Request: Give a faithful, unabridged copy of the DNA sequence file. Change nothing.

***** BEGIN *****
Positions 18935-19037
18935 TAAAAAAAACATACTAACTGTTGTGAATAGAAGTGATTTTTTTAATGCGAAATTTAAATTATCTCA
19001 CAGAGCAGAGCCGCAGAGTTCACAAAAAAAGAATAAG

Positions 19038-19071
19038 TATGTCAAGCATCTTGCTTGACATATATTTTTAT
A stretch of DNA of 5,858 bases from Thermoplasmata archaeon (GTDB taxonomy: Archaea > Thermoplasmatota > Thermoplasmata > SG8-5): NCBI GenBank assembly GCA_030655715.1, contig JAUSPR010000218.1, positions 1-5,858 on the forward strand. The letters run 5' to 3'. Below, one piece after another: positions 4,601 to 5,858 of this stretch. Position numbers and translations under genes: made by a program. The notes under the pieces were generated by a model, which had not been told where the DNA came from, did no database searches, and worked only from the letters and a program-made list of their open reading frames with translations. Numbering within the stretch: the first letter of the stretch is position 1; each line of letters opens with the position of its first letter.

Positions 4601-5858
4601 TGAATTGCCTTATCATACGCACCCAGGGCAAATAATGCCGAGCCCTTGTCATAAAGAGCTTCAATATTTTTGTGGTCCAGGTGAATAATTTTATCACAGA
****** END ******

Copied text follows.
Positions 18935-19037
18935 TAAAAAAAACATACTAACTGTTGTGAATAGAAGTGATTTTTTTAATGCGAAATTTAAATTATCTCA
19001 CAGAGCAGAGCCGCAGAGTTCACAAAAAAAGAATAAG

Positions 19038-19071
19038 TATGTCAAGCATCTTGCTTGACATATATTTTTAT
A stretch of DNA of 5,858 bases from Thermoplasmata archaeon (GTDB taxonomy: Archaea > Thermoplasmatota > Thermoplasmata > SG8-5): NCBI GenBank assembly GCA_030655715.1, contig JAUSPR010000218.1, positions 1-5,858 on the forward strand. The letters run 5' to 3'. Below, one piece after another: positions 4,601 to 5,858 of this stretch. Position numbers and translations under genes: made by a program. The notes under the pieces were generated by a model, which had not been told where the DNA came from, did no database searches, and worked only from the letters and a program-made list of their open reading frames with translations. Numbering within the stretch: the first letter of the stretch is position 1; each line of letters opens with the position of its first letter.

Positions 4601-5858
4601 TGAATTGCCTTATCATACGCACCCAGGGCAAATAATGCCGAGCCCTTGTCATAAAGAGCTTCAATATTTTTGTGGTCCAGGTGAATAATTTTATCACAGA